A new federal grant that pays post-secondary students to volunteer during the pandemic listed 97 opportunities in Manitoba Friday: from storytelling about how COVID-19 has changed children's lives for the Kids Help Phone, to conducting surveys for the Girl Guides of Canada.

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A new federal grant that pays post-secondary students to volunteer during the pandemic listed 97 opportunities in Manitoba Friday: from storytelling about how COVID-19 has changed children's lives for the Kids Help Phone, to conducting surveys for the Girl Guides of Canada.

The Canada Student Service Grant is aimed at getting 100,000 volunteers for not-for-profit organizations facing COVID-19 service challenges. It offers students from $1,000 to $5,000 toward the cost of post-secondary education.

Business reacts to paying volunteers

The Canadian Federation of Independent Business isn't sure what effect, if any, a federal incentive to volunteer will have on hiring in Manitoba, where the economy is reopening more quickly than in other provinces.

"Its kind of a tough question," said Manitoba director Jonathan Alward. In late May, the federation cited the Canada Emergency Response Benefit as the main reason members had difficulty with staffing. That is not the biggest concern right now.

The Canadian Federation of Independent Business isn't sure what effect, if any, a federal incentive to volunteer will have on hiring in Manitoba, where the economy is reopening more quickly than in other provinces.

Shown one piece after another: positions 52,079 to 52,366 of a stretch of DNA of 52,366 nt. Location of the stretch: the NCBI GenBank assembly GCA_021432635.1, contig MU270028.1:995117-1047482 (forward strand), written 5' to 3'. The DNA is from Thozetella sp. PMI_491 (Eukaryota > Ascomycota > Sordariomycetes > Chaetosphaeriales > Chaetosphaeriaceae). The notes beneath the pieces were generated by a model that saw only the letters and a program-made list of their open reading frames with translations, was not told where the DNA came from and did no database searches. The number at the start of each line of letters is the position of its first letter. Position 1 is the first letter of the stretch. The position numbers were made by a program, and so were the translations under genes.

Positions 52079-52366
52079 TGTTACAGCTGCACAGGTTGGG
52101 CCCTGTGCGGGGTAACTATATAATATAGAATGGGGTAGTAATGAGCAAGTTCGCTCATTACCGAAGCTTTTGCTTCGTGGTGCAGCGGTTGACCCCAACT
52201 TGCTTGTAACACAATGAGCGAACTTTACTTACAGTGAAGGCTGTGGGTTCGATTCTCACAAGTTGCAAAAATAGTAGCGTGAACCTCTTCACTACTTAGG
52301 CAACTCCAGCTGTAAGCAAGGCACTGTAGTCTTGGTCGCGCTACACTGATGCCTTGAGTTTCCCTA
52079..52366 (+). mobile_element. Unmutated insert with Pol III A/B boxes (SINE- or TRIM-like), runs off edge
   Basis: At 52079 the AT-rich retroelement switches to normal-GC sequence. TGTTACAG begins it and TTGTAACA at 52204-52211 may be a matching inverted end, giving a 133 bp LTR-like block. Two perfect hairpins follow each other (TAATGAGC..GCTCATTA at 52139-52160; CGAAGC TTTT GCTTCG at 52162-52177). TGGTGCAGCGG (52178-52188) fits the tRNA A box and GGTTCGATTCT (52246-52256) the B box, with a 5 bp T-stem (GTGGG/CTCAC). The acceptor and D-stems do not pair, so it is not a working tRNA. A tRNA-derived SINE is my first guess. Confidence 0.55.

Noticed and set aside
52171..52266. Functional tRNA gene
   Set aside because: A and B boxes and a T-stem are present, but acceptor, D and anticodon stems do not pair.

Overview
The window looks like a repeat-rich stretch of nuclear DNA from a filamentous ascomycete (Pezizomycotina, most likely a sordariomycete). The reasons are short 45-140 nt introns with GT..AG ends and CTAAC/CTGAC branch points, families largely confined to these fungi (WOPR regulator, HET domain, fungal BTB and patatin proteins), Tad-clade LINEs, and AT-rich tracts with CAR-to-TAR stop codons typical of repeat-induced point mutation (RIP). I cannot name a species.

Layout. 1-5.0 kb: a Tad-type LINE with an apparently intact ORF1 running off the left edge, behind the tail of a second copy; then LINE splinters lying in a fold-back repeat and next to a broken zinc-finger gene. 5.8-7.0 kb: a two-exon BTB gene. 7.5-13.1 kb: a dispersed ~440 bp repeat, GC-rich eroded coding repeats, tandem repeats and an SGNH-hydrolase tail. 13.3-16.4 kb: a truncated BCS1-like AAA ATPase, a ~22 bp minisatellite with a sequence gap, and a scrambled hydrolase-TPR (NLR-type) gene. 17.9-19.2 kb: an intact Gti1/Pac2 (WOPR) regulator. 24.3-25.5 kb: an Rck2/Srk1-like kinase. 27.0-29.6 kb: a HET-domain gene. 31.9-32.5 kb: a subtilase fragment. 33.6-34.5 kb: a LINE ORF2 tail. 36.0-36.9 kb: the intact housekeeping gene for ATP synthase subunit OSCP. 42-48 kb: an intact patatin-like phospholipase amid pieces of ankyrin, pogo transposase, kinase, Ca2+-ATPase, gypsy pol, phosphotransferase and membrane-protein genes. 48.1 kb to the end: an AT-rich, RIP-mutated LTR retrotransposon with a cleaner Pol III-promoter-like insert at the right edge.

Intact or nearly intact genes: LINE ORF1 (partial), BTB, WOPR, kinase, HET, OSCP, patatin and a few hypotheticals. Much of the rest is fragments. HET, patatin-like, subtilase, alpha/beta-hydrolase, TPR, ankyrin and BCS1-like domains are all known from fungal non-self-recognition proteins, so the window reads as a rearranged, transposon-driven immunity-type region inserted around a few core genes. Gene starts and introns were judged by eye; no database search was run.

"Its kind of a tough question," said Manitoba director Jonathan Alward. In late May, the federation cited the Canada Emergency Response Benefit as the main reason members had difficulty with staffing. That is not the biggest concern right now.

"Relatively speaking, more Manitoba businesses are open here than in most other provinces but revenues are still down," said Alward.

The federation regularly surveys its members. In the latest survey, as of June 22, 62 per cent of Manitoba small businesses are fully open, but only 23 per cent have revenues at or above normal levels for this time of year. Forty-one per cent of businesses are at or above normal staffing.

That's better than the Canadian average — with 53 per cent of businesses fully opened, 32 per cent fully staffed and 19 per cent reporting normal sales.

The biggest worry for Canadian small businesses is the economic effect of COVID-19 (68 per cent) and reduced consumer spending (64 per cent), the latest survey shows.

Federal programs, such as the CERB and the Canada Student Service Grant, that provide direct financial support to people so they can spend more, may be more needed now than workers.

The $912-million program, which was promised in April, was unveiled Thursday. The volunteer opportunities it supports have to respect social distancing and other health and safety precautions set out by the Public Health Agency of Canada.

National non-profits that had virtual volunteering gigs ready to roll out were the first to register on the federal government's "I Want To Help" website.